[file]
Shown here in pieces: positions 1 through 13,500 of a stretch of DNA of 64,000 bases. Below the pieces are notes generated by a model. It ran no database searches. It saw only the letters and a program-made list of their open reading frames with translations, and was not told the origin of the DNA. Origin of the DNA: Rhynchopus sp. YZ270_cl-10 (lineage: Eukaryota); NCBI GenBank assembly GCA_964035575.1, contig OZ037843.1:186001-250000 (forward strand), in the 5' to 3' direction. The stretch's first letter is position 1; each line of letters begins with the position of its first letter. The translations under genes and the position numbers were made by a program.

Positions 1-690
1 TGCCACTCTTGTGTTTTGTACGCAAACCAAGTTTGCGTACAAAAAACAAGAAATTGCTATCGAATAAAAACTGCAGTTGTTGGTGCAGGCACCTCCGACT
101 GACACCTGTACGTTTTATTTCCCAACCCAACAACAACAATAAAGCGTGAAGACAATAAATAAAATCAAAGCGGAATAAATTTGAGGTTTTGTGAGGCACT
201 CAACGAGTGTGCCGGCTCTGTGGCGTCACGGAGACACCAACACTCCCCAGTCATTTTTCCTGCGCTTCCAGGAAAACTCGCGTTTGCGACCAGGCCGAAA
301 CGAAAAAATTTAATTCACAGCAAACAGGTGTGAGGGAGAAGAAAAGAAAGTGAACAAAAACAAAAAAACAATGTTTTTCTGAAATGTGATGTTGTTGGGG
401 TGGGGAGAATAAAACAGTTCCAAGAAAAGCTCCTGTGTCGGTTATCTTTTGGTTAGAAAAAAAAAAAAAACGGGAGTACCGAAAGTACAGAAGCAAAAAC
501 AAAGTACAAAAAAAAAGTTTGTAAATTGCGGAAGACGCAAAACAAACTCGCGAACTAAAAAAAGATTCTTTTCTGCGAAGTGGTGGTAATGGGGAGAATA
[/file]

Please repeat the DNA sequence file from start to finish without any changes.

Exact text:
Shown here in pieces: positions 1 through 13,500 of a stretch of DNA of 64,000 bases. Below the pieces are notes generated by a model. It ran no database searches. It saw only the letters and a program-made list of their open reading frames with translations, and was not told the origin of the DNA. Origin of the DNA: Rhynchopus sp. YZ270_cl-10 (lineage: Eukaryota); NCBI GenBank assembly GCA_964035575.1, contig OZ037843.1:186001-250000 (forward strand), in the 5' to 3' direction. The stretch's first letter is position 1; each line of letters begins with the position of its first letter. The translations under genes and the position numbers were made by a program.

Positions 1-690
1 TGCCACTCTTGTGTTTTGTACGCAAACCAAGTTTGCGTACAAAAAACAAGAAATTGCTATCGAATAAAAACTGCAGTTGTTGGTGCAGGCACCTCCGACT
101 GACACCTGTACGTTTTATTTCCCAACCCAACAACAACAATAAAGCGTGAAGACAATAAATAAAATCAAAGCGGAATAAATTTGAGGTTTTGTGAGGCACT
201 CAACGAGTGTGCCGGCTCTGTGGCGTCACGGAGACACCAACACTCCCCAGTCATTTTTCCTGCGCTTCCAGGAAAACTCGCGTTTGCGACCAGGCCGAAA
301 CGAAAAAATTTAATTCACAGCAAACAGGTGTGAGGGAGAAGAAAAGAAAGTGAACAAAAACAAAAAAACAATGTTTTTCTGAAATGTGATGTTGTTGGGG
401 TGGGGAGAATAAAACAGTTCCAAGAAAAGCTCCTGTGTCGGTTATCTTTTGGTTAGAAAAAAAAAAAAAACGGGAGTACCGAAAGTACAGAAGCAAAAAC
501 AAAGTACAAAAAAAAAGTTTGTAAATTGCGGAAGACGCAAAACAAACTCGCGAACTAAAAAAAGATTCTTTTCTGCGAAGTGGTGGTAATGGGGAGAATA